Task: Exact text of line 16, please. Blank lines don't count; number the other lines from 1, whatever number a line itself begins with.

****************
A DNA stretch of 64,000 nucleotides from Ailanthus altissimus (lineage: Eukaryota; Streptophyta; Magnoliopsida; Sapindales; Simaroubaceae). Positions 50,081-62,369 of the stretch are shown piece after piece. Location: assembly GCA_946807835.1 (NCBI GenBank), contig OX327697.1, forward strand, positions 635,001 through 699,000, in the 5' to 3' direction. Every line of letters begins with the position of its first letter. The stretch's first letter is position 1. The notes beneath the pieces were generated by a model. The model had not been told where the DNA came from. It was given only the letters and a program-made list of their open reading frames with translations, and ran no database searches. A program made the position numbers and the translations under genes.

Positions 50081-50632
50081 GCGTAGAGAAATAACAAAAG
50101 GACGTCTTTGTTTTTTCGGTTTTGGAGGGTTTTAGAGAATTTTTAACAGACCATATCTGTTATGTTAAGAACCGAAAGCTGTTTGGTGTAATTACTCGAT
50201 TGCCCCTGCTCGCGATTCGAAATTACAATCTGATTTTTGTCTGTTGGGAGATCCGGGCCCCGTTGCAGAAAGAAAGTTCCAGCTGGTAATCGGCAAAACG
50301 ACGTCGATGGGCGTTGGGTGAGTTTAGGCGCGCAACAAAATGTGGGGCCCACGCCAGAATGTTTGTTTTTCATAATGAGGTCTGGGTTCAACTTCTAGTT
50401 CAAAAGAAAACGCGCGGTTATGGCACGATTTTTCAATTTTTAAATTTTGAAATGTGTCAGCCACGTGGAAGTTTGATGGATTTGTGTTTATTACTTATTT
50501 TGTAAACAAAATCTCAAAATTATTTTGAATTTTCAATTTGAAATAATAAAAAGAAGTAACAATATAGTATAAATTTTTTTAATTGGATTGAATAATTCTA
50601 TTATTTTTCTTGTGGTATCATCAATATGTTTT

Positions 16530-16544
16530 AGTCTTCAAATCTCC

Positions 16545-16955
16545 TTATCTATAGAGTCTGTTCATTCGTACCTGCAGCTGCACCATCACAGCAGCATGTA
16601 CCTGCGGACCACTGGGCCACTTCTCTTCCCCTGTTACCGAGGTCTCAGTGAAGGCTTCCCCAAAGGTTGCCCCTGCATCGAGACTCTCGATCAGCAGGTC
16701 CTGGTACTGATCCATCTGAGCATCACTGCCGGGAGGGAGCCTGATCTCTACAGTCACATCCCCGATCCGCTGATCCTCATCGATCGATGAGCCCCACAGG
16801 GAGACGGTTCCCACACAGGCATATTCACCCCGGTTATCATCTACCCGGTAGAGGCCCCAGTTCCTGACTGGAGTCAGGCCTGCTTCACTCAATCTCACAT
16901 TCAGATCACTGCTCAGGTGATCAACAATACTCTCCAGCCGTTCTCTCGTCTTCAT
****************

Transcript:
16801 GAGACGGTTCCCACACAGGCATATTCACCCCGGTTATCATCTACCCGGTAGAGGCCCCAGTTCCTGACTGGAGTCAGGCCTGCTTCACTCAATCTCACAT